Tax Returns and Divorce
Taxes are one of life’s inevitables. You cannot avoid it even while getting a divorce. In this blog post, I lay out three things to understand when dealing with tax returns in divorce.
- Why you need to get advice before filing a return with (or without) your spouse
- How unfiled taxes can come back to haunt you
- Be on the look out for fraudulent or false tax returns
Filing Tax Returns Before, During and After Divorce
I harp on this constantly to my family law attorney friends. Divorce and taxes are complicated. You need to crunch the numbers first before filing a tax return.
Once you file a married filing joint tax return, you cannot unring the bell. Unless you qualify for innocent spouse (I will post about that soon) and that is a tough hill to climb. More often then not you are stuck. So before you file a return run the numbers both joint and separate.
Another thing to be careful of is both before and after divorce. Most people don’t plan to get divorced but if you are thinking about it then is it wise to file a joint return with a soon to be ex-spouse? Also consider what happens post divorce? Items on your tax return filed during marriage can be allocated between spouses. You may be able to reduce your post-divorce taxes. If you want to have a bargaining chip maybe allowing the other spouse to get a deduction or credit earns you a concession you want in the divorce.
Just be careful and get advice before you file to avoid problems later on.
Unfiled Tax Return Nightmare
Maybe the last time you filed a tax return was when Bill Clinton was president. Unfiled tax returns are a nightmare even if you are not getting divorced. The IRS is on the hunt for taxpayers with unfiled returns. Now with most people being paid by check or direct deposit it has become harder to hide from the IRS. If you and your spouse haven’t filed your tax returns then seriously consider having the returns prepared to determine what taxes are due.
You should also consider if there are unfiled returns whether or not it makes sense to file with your spouse. If your spouse has terrible records or is not honest then consider filing separately.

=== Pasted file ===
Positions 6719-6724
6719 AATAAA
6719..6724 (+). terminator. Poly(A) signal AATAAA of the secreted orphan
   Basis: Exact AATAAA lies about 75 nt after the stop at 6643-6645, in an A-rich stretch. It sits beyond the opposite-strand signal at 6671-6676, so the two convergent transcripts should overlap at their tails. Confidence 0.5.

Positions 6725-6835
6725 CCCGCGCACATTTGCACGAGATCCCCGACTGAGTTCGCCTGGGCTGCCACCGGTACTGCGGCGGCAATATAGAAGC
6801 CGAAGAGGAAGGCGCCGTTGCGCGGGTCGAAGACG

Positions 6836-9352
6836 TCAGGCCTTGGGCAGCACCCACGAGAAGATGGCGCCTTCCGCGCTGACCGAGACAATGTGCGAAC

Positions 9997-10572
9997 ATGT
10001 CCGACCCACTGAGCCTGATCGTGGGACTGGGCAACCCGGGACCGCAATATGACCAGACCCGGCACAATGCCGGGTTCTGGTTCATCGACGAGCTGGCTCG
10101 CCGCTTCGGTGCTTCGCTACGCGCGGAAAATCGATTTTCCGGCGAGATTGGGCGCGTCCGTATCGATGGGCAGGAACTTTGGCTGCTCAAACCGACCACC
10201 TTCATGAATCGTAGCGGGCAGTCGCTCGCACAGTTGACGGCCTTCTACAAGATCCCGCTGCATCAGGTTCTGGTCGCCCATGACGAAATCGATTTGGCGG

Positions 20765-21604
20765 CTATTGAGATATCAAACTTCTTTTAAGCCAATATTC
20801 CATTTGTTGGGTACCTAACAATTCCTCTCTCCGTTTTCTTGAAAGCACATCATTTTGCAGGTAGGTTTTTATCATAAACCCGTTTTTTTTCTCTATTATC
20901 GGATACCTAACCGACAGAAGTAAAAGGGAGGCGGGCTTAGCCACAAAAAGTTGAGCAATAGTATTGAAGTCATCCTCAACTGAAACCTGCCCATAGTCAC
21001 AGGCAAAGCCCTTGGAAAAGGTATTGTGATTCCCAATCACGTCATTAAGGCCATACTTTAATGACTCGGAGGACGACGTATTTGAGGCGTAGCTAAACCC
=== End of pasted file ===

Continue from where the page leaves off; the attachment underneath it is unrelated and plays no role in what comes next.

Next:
If you have unfiled returns there is a silver lining. The IRS does not require you file all unfiled returns. You only need to file the last six years of returns. Be careful though, each state’s rules are different and so you may be required to file more returns than the IRS requires. A good tax professional will know what your state’s tax filing requirements are.
False or Fraudulent Tax Returns
Most people are honest. However, there are people who lie to pay less in taxes. Shocking, I know. If you filed a joint return with your spouse and the return is false or fraudulent you need to be careful. Beyond it being a crime, a false or fraudulent return is not reliable. A false or fraudulent return misstates your household income. Most courts look at tax returns as reliable and it may impact any alimony or child support payments. You should talk with tax professional as well as your divorce attorney as soon as possible.
Thankfully, you are the honest one but what if you suspect your spouse has lied on the return? What should you do? You should speak with your divorce attorney about your feelings. Many divorce attorneys believe tax returns as filed are accurate. If you have a reason to suspect a tax return is wrong, make sure to show them where the discrepancies are. If you have supporting documentation even better. Your attorney is more likely to act if he or she can show the court something in writing which brings the numbers on the tax return into question.
If your spouse is self-employed or a partner/shareholder in a family business then you may want to talk to your divorce attorney about hiring a tax professional to ensure the returns provided to the court are accurate. It will cost you to be sure. Still, if your benefits are reduced or you receive less than your fair share the cost may be worth it. Don’t be pennywise but pound foolish, as the expression goes.
Just be aware these are just three big issues that come up most often. Tax returns are complicated and divorce makes them more complicated not less. You should talk with a tax professional before agreeing to any final settlement in your divorce. It could save you thousands or tens of thousands in taxes, interest and penalties!
I am Maine’s IRS Problem Solver. My firm helps Maine taxpayers in trouble. If you or someone you know in Southern Maine wants more information on how to resolve your unpaid taxes, please feel free to contact me directly at 207-502-7181 or by filing out my contact form. A Maine tax attorney can help you consider your options.